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How to assess the Mundane issue? To consider the stories in and of themselves, or to think about them in the context of the Mundane manifesto? In one or two cases I find these two perspectives lead me to very different conclusions.

How to make paper aeroplanes
This story just didn't do it for me. It isn't science fiction, mundane or otherwise. At best it's meta-science-fiction. Nothing wrong with that (considering the story on its own terms), but it really didn't engage me, felt a little contrived, and the point-making struck me as heavy-handed.

Endra from Memory
This one divides me. An enjoyable enough story, in a fantasy/alternative world sort of way. And well-written and engaging. But as an example of Mundane SF, I don't see how this is addressing the issues with which MSF is supposed to engage. The tropes are as tired as any on the Mundane Blacklist. I mean basically, this is the search for Eldorado, right? Only stuck in a neo-primitive post-catastrophe future. The only thing relating it to MSF issues is its premise of 'the sea levels are rising'. This is hardly news to SF writers - George Turner was making the point 20 years ago, with his Arthur C Clarke winner 'The Sea and Summer'.

The Hour is Getting Late
For me this is one of the two real standouts, a fascinating projection of the hell into which celebrity, 'reality'-media culture could take us. It seems to tick the mundane boxes, and considered as pure story doesn't put a foot wrong. It reminded me in some respects of the sort of media-themed SF that was around in the early 70s - eg Frank Roberts' "It Could Be You". The notion of the two-tiered society is reminiscent of Zardoz and even Wells' "The Time Machine". I suppose I'm saying that we aren't dealing with new tropes here, forged in the heat of the Mundanista revolution - but I guess, to be fair, the point of MSF was always a refocussing, rather than a year zero.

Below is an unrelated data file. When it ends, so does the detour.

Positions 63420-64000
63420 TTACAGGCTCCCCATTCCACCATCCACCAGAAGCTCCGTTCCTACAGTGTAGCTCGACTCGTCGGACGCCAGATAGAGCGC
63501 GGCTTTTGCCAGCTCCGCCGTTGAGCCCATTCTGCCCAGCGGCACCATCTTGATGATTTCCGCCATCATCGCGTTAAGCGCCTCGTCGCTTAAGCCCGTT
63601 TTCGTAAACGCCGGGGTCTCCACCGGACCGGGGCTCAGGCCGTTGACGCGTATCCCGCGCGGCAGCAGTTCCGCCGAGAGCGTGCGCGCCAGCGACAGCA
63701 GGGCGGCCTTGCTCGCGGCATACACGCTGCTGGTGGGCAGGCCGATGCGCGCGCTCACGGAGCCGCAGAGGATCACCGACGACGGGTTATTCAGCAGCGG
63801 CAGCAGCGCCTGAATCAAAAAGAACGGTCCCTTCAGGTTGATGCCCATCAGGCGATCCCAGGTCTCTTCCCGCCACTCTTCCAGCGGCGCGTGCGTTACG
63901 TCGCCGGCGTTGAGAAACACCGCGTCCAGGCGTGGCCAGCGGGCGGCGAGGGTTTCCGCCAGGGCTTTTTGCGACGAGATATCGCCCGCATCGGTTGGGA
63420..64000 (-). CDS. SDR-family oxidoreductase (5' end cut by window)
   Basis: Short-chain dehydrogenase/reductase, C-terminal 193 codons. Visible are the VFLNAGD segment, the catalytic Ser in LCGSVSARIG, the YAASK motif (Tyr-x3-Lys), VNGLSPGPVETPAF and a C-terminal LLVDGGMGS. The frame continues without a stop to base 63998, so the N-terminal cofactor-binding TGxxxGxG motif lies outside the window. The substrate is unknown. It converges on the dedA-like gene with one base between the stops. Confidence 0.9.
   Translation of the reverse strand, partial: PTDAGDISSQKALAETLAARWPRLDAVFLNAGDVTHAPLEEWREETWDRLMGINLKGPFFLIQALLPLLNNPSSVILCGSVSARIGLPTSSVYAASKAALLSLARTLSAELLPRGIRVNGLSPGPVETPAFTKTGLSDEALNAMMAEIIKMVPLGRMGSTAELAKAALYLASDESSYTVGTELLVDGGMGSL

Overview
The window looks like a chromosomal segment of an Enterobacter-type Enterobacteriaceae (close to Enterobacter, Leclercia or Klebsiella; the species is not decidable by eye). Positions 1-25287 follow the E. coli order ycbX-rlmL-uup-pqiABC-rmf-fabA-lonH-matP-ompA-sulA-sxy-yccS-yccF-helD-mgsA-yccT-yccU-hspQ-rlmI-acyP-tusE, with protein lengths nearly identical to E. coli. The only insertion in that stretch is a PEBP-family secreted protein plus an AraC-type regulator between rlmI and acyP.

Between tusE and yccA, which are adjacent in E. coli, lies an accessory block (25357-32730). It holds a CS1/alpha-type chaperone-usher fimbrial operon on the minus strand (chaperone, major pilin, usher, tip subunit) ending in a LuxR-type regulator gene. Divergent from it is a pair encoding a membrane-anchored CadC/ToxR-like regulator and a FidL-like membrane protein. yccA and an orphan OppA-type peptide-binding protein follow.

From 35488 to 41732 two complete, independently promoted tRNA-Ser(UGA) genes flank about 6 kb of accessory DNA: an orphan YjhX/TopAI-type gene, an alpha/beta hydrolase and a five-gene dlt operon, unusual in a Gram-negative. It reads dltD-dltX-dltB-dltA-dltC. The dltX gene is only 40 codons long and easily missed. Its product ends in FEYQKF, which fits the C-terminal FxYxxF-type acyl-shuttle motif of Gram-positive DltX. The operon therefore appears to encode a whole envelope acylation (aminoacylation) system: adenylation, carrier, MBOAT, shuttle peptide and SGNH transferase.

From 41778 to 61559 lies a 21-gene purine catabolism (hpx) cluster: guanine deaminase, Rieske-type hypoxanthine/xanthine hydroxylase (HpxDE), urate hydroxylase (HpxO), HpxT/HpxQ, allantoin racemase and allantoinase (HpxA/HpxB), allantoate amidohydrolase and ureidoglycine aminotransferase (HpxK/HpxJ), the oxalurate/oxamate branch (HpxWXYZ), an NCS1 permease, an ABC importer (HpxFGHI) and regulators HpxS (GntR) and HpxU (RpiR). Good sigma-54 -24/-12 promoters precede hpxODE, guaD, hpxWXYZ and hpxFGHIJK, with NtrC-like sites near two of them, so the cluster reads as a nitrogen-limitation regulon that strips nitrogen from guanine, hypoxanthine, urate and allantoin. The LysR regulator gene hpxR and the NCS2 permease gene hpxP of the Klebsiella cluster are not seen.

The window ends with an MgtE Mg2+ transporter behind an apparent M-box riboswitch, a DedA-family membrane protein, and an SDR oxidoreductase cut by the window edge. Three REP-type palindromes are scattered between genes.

Remote Control
An interesting premise for a satire, but the logic doesn't really hold, as far as I can see. If the programme works, the migrants stay away (or start coming in on boats instead). If the migrants stay away, so do the punters. The ending seemed rather trite and forced; surprising only due to narrative dishonesty (deliberate withholding of facts).

The Invisibles
I'm a bit of a fan of second-person narration, and this story engaged me at the outset. However, the pullback that revealed this as a metafiction annoyed me intensely. It seemed to discard rather than resolve the interesting questions posed initially, and struck me as rather a cop-out. However, I do like the idea of cognitive maps versus real geography; it's something that has always fascinated me. So there are good things here, but at the end I felt let down. I should add I did read this late at night and whilst very tired; perhaps I missed something and it will improve with a second reading.

Into the Night
An OK story in its own right, and pretty well-written, but not one that I feel really needs a future-setting to make its points. It's a culture-clash, fish-out-of-water story dressed up as SF, and such I can't see how it advances the MSF agenda.

Talk is Cheap
Whilst I find myself increasingly disagreeing with his manifesto, Ryman can really write, and this is the second stand-out story for me. Instantly engaging, with intriguing ideas, in particular the exploration of mediated versus direct perception. The developing relationship between the two main characters held my attention, and Ryman's refusal to over-explain his setting kept just enough mystery to really get the imagination working. I was left hungry for more, and wondered if there wasn't a lot more that could be done with this world - more stories, or maybe even a novel.

In conclusion, a fascinating issue with some decent stories and two really outstanding ones. I was looking forward to this issue because, whatever the theoretical arguments about MSF, I've always felt that the proof of the pudding would be in the eating. MSF will stand or fall on the strength of the fiction it produces. Based on these stories, on balance I have to say I'm yet to be convinced. Quality issues aside, I don't see any real evidence that MSF is pushing writers into new territories in the way that, say, the New Wave or Cyberpunk did. Most of these stories have familiar tropes and strong connections with mainstream SF traditions, and could have been written without the MSF Manifesto.

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PostPosted: Tue Jul 01, 2008 9:55 pm 
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Don't think it's been posted here yet:
Lois Tilton really liked the whole Mundane issue.
http://www.irosf.com/q/zine/article/10440

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PostPosted: Wed Jul 02, 2008 11:37 am 
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Location: Interzone
SF Revu's review.